She lives behind a blue door decorated with a lace curtain embroidered with white roses.
The door remains closed. The blinds on her windows are shut.
Desiree Washington stays with her mother in a cramped, upstairs apartment in a working-class neighborhood in East Providence, R.I. Once, she and her family owned a cozy, ranch-style home with a swimming pool and a deck in a small town south of Providence. Washington was the darling of Coventry High School, the girl voted the friendliest and most talkative in her senior class.
That was before Mike Tyson. Before the rape.
Since then, the 22-year-old former beauty queen’s life has been in turmoil.
“Now when we meet as a family, she smiles, but it does not reach her eyes,” a relative recently said. “It’s like there’s this mask and underneath there’s just hurt.”
Tyson was released from an Indiana prison Saturday after serving three years of a 10-year sentence. He climbed into a black stretch limo with boxing promoter Don King and drove into a gilded future. On Thursday, the 28-year-old ex-heavyweight champion announced that he will resume his career with fights on the Showtime cable network and that he has an agreement with the MGM Grand in Las Vegas. It has been estimated that his first fight could earn him $50 million.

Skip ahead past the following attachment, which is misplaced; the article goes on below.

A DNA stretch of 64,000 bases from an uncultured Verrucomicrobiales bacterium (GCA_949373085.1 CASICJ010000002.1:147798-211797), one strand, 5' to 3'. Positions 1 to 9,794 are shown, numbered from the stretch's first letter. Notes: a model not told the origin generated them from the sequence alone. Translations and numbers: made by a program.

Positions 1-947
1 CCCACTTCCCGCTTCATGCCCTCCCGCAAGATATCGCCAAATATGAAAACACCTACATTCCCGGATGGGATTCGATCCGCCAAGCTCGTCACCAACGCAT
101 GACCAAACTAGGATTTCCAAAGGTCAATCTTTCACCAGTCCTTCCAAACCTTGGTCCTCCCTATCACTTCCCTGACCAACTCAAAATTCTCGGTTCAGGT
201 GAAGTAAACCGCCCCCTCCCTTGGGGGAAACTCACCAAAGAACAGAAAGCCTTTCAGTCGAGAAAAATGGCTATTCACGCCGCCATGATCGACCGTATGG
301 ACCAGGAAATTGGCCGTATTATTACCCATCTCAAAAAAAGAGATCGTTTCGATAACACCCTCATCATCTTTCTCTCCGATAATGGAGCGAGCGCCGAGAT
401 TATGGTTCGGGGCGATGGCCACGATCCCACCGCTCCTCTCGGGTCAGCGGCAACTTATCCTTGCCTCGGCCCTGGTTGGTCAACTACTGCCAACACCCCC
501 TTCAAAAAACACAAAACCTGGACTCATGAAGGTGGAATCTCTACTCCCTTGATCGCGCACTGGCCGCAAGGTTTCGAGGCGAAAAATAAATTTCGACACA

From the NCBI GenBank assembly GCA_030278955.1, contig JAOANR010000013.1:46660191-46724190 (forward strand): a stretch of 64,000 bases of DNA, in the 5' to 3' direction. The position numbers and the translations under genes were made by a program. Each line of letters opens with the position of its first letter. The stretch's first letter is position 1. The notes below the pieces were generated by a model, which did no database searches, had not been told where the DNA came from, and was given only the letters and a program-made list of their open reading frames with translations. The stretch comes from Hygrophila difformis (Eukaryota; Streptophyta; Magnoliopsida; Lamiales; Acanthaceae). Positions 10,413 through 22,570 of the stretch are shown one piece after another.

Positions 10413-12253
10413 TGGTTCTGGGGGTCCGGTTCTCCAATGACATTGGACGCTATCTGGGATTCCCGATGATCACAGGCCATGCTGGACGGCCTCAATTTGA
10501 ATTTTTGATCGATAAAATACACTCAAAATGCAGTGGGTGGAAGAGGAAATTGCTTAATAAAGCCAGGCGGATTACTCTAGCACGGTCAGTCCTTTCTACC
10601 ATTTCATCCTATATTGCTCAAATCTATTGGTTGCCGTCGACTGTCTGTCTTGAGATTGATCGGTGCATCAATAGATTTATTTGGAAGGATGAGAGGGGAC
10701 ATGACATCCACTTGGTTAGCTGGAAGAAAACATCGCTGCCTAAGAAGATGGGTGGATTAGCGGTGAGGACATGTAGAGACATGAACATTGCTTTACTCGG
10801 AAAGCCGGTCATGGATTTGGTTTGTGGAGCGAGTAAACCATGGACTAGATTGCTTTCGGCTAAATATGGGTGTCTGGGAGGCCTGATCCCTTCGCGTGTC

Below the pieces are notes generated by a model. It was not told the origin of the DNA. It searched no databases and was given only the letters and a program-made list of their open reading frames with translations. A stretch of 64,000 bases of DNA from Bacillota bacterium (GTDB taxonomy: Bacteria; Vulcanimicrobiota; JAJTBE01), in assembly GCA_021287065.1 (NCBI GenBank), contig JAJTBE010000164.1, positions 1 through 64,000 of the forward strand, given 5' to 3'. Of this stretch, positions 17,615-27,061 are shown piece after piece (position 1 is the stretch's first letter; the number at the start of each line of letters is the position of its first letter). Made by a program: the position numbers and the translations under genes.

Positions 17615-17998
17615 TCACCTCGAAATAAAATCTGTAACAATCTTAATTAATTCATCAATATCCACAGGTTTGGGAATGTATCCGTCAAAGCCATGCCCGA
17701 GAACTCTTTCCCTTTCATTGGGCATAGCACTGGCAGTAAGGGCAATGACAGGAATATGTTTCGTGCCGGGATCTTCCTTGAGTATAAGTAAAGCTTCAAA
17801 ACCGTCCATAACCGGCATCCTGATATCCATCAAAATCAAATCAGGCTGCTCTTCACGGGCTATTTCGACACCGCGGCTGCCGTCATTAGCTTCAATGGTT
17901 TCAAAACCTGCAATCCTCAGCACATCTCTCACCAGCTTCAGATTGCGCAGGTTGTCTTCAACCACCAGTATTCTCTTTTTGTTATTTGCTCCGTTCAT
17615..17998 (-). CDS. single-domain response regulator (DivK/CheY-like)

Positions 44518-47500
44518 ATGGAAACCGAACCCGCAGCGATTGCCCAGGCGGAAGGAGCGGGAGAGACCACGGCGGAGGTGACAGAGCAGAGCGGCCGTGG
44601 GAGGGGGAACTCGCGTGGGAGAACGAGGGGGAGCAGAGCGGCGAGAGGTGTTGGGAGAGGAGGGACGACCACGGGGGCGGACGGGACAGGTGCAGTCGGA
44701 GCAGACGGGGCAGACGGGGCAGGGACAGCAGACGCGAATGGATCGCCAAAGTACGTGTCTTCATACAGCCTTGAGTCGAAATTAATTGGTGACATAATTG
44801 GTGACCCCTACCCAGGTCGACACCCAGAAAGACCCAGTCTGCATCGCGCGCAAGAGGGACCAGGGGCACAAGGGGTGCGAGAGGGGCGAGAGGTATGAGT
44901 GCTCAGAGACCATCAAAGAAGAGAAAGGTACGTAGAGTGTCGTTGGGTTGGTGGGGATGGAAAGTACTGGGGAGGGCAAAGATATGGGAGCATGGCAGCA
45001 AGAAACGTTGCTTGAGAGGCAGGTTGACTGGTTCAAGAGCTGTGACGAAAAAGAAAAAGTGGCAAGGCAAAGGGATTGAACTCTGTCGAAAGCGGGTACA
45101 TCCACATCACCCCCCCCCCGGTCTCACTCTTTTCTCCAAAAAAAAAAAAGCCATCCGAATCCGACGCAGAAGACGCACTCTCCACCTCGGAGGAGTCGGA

His victim, who is pursuing a civil lawsuit against Tyson seeking unspecified damages from the attack, has lost her childhood home. Her life, friends say, was shattered by her encounter with Tyson at Indianapolis’ Canterbury Hotel nearly four years ago. Her parents separated; the pressure contributed to the breakup of their marriage. They sold their home.
And today, Washington, who once sought the spotlight, remains secluded with her mother in the upstairs apartment in a commercial district of cheap restaurants and hardware stores.
In the mornings, friends say, Washington boards a city bus and rides 20 minutes across town to Providence College. She is a senior psychology major and is expected to graduate with her class in May.
That alone is an accomplishment for the onetime Miss Black Rhode Island. Because since that early morning in July, 1991, when Tyson forced himself on her in his hotel room--No. 606--there have been so many problems.